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The measures include slashing 15,000 public-sector jobs as part of a longer-term strategy to get rid of 150,000 civil servants.
The minimum wage is also to be cut by 20% to about 600 euros a month, and labour laws are to be liberalised to allow easier hiring and firing of staff.
Financial markets were up slightly after the austerity bill was passed.
But tens of thousands protested against the measures in Athens on Sunday night.
Most of the demonstrators protested peacefully, but small groups were involved in running battles with riot police.
They did huge damage to the city, attacking buildings with petrol bombs, and setting fire to banks, cinemas and cafes.
In all, 45 buildings are said to have burnt in the worst rioting for years. Other businesses were looted and badly damaged.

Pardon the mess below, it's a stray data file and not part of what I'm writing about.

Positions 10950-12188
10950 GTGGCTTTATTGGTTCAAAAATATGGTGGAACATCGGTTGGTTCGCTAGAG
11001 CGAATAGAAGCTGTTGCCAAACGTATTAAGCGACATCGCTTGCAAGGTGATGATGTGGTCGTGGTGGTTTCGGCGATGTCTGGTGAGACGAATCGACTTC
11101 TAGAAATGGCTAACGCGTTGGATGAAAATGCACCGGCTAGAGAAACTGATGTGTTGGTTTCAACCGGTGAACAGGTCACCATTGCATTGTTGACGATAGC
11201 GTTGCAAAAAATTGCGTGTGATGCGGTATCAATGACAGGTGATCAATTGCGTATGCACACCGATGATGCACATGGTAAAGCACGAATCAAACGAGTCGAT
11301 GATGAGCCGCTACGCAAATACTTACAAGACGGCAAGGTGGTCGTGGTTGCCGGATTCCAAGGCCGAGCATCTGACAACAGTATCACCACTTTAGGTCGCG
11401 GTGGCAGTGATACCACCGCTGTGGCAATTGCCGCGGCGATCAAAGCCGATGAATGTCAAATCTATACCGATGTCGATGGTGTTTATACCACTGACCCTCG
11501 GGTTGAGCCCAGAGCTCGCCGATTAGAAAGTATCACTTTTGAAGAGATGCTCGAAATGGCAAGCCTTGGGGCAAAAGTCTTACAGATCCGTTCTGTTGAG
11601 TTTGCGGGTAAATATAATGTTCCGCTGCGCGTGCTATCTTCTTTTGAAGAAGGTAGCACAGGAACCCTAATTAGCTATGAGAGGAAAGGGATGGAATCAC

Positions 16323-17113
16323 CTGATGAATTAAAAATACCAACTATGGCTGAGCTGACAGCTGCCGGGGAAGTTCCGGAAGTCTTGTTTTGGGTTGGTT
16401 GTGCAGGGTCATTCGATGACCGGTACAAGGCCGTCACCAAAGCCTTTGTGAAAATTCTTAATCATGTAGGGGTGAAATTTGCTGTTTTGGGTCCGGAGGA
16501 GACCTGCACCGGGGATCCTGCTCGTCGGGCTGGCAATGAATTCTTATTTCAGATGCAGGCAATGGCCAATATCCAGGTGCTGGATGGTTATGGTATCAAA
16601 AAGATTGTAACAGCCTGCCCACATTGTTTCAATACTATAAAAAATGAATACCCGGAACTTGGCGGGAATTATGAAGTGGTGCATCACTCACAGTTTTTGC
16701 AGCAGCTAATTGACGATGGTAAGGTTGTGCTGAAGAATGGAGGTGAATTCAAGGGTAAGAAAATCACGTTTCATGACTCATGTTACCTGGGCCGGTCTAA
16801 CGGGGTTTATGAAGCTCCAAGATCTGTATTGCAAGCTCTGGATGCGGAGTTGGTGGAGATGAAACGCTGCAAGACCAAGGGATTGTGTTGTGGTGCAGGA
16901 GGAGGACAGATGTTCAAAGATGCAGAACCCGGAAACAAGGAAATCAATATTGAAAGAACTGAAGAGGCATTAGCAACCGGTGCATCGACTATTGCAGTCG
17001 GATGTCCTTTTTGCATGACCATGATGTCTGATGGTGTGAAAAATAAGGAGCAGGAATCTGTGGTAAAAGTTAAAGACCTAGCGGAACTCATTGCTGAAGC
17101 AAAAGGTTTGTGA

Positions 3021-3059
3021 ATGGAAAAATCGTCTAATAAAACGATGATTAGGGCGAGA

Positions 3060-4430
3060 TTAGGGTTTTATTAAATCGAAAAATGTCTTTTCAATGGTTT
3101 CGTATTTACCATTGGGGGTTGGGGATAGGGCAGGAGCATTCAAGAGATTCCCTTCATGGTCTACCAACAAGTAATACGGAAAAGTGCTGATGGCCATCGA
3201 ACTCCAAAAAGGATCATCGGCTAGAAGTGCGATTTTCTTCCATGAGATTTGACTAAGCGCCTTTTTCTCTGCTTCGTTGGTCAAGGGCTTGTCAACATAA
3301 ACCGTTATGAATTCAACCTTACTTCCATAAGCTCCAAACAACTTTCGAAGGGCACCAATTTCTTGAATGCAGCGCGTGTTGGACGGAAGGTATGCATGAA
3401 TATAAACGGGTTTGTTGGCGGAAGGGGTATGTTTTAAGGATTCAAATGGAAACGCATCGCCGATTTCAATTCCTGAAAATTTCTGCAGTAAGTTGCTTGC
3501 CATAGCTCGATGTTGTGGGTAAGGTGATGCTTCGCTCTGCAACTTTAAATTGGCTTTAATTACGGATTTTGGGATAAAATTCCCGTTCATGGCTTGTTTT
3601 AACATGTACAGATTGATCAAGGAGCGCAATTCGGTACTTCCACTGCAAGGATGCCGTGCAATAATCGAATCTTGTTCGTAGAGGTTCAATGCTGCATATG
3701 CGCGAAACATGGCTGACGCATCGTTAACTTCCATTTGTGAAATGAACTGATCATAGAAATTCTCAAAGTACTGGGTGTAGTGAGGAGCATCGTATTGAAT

Continue reading the main story What went wrong in Greece?
Greece's economic reforms, which led to it abandoning the drachma as its currency in favour of the euro in 2002, made it easier for the country to borrow money.
Greece went on a big, debt-funded spending spree, including paying for high-profile projects such as the 2004 Athens Olympics, which went well over its budget.
The country was hit by the downturn, which meant it had to spend more on benefits and received less in taxes. There were also doubts about the accuracy of its economic statistics.
Greece's economic problems meant lenders started charging higher interest rates to lend it money. Widespread tax evasion also hit the government's coffers.